In the early 1900s the economies in Latin America were booming due to exports to industrialized countries

Some Latin American countries had stable, democratic governments, but the majority were controlled by military dictators

Often, the benefits of the economy were kept by the dictators

Nationalism at Work
Following World War I, the demand for exports from Latin America decreased

A tide of economic nationalism swept through the country

People wanted to develop economies for their countries that were not dependent on foreign, industrialized countries

Factories were set up and the government raised tariffs as well as invested in the new businesses

However, unequal distribution of the wealth slowed economic development

Africa and the Middle East
Arab Nationalism
Many Arabs in the Middle East felt betrayed that the Western Powers dismantled the Ottoman Empire after WWI

Many had hoped to gain independence after the war only to be made mandates

Pan Arabism grew, a nationalist movement based on shared Arab heritage

India Seeks Self-Rule
During WWI more than one million Indian soldiers served in the British army

Like other colonial troops, they hoped to gain greater control or self-government

During the 1920s a new leader emerged to unite and lead Indians on an independence movement

The Great Depression triggered political changes in Latin America

In the midst of economic crisis, authoritarian governments came to power in Latin America

People hoped that these governments could control, direct, and protect the economy of the country better

Effects of Latin American Nationalism
-Developed their own industries to reduce dependence on foreign countries

-Factories were opened

-Governments passed tariffs and supported industry


-Loss of faith in liberal and European style governments

-Authoritarian governments rose to power

-Rejection of European influences

-A style of native and Western traditions combined, emerged

During WWI, many Africans fought for the European country they were a colony of

Colonial troops hoped that fighting in WWI would bring independence or more rights for their countries

After the war, the situation remained the same or got worse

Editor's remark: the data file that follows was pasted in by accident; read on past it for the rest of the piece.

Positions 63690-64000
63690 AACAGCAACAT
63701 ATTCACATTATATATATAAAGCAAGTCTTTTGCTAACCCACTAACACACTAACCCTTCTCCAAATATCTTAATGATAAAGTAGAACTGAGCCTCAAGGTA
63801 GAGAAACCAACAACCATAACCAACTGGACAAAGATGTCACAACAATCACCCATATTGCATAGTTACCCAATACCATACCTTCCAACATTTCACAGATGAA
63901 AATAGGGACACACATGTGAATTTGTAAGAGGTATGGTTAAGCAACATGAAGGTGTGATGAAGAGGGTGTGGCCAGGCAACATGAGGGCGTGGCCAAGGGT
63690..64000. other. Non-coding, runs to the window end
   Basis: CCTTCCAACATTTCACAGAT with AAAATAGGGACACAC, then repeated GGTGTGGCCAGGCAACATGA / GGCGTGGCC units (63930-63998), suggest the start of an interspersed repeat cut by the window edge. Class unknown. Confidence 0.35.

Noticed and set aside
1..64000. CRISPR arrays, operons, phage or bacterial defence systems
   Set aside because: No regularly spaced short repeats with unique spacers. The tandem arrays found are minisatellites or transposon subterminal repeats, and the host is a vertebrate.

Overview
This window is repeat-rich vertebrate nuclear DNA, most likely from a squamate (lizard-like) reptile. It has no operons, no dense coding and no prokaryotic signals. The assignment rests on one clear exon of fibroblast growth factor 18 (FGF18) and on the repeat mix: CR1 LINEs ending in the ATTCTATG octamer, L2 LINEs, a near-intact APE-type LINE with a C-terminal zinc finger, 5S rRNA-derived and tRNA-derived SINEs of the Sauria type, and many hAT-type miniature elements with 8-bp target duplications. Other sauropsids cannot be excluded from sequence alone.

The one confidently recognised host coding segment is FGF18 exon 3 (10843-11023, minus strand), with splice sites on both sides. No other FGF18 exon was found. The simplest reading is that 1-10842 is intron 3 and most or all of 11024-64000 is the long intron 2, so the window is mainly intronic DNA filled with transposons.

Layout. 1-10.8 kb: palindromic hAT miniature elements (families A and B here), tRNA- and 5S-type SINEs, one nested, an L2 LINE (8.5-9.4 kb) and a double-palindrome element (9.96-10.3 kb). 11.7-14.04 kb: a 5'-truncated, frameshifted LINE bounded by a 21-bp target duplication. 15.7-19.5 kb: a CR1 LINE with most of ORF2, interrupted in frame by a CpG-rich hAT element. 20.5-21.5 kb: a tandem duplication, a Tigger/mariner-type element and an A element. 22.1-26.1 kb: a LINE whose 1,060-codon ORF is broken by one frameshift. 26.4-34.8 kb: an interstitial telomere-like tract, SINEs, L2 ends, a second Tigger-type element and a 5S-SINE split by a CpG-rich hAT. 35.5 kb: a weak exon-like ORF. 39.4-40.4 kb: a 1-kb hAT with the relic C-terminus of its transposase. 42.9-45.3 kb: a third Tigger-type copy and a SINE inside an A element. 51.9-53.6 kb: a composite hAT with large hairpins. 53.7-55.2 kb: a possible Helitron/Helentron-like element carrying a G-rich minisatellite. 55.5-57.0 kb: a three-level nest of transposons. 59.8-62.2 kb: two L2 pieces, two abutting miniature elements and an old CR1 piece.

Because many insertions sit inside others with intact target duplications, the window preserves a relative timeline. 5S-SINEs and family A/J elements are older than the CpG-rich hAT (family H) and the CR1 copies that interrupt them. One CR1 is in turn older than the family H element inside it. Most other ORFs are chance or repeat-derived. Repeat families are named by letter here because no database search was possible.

Africans began to call for an end to imperialist rule and the colonial system

Between 1910 and 1940, whites strengthened their control in South Africa

A system of racial segregation was instituted to help them achieve economic, political, and social superiority

Better paying jobs went to whites while blacks were forced into low-paying, less-skilled work

Blacks also had to carry passes at all times and were evicted from the best lands

After 1948, apartheid, a policy of rigid segregation, became law in South Africa

During the 1920s, Pan Africanism, a movement calling for the unity of Africans around the world, flourished

Speeches and meetings were held calling for independence

However, only Egypt gained its independence

Immense changes came to the Middle East as well

The Ottoman Empire was close to falling, and Europeans had made mandates of Ottoman lands in the Middle East

However, the Turks continued to resist Western control and fought to modernize

A major center of turmoil was in the British mandate of Palestine

In Palestine, Arab nationalists faced Jewish nationalists as each group tried to claim the same territory as their homeland

During WWI, Europeans made several political moves that only confounded the problem

First, they promised Arabs their own kingdoms, including Palestine, for helping defeat the Central Powers

In an attempt to win the support of European Jews, the British issued the Balfour Declaration

In the Balfour Declaration, the British supported a Jewish homeland in Palestine

Thus, the stage was set for conflicts between Arabs and Jews over Palestine that continue to this day

Mohandas Gandhi’s main weapon against injustice was non-violent resistance

He believed that non-violence would result in an end to injustice

Gandhi also believed in civil disobedience, the refusal to obey unjust laws

During the 1920s and 1930s Gandhi launched a series of nonviolent actions against British rule